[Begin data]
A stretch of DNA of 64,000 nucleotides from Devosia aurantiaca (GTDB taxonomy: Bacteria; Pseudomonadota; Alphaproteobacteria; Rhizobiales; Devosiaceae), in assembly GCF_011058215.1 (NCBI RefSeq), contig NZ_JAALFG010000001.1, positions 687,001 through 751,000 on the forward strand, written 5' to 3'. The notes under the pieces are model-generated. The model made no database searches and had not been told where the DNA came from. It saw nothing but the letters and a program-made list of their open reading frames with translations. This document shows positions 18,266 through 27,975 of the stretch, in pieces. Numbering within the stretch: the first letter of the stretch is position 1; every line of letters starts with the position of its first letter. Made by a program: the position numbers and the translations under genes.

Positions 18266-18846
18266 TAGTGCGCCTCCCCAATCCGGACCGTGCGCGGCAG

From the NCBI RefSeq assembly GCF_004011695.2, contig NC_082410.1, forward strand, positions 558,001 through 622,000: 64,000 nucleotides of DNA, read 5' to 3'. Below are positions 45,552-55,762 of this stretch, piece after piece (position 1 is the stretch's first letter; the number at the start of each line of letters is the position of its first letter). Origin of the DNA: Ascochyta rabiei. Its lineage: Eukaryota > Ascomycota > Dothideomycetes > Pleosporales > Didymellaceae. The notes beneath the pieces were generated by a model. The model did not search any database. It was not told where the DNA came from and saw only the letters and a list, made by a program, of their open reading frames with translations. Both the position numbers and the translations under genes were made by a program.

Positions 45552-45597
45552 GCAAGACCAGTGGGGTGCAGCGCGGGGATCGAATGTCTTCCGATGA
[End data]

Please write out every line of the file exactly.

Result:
A stretch of DNA of 64,000 nucleotides from Devosia aurantiaca (GTDB taxonomy: Bacteria; Pseudomonadota; Alphaproteobacteria; Rhizobiales; Devosiaceae), in assembly GCF_011058215.1 (NCBI RefSeq), contig NZ_JAALFG010000001.1, positions 687,001 through 751,000 on the forward strand, written 5' to 3'. The notes under the pieces are model-generated. The model made no database searches and had not been told where the DNA came from. It saw nothing but the letters and a program-made list of their open reading frames with translations. This document shows positions 18,266 through 27,975 of the stretch, in pieces. Numbering within the stretch: the first letter of the stretch is position 1; every line of letters starts with the position of its first letter. Made by a program: the position numbers and the translations under genes.

Positions 18266-18846
18266 TAGTGCGCCTCCCCAATCCGGACCGTGCGCGGCAG

From the NCBI RefSeq assembly GCF_004011695.2, contig NC_082410.1, forward strand, positions 558,001 through 622,000: 64,000 nucleotides of DNA, read 5' to 3'. Below are positions 45,552-55,762 of this stretch, piece after piece (position 1 is the stretch's first letter; the number at the start of each line of letters is the position of its first letter). Origin of the DNA: Ascochyta rabiei. Its lineage: Eukaryota > Ascomycota > Dothideomycetes > Pleosporales > Didymellaceae. The notes beneath the pieces were generated by a model. The model did not search any database. It was not told where the DNA came from and saw only the letters and a list, made by a program, of their open reading frames with translations. Both the position numbers and the translations under genes were made by a program.

Positions 45552-45597
45552 GCAAGACCAGTGGGGTGCAGCGCGGGGATCGAATGTCTTCCGATGA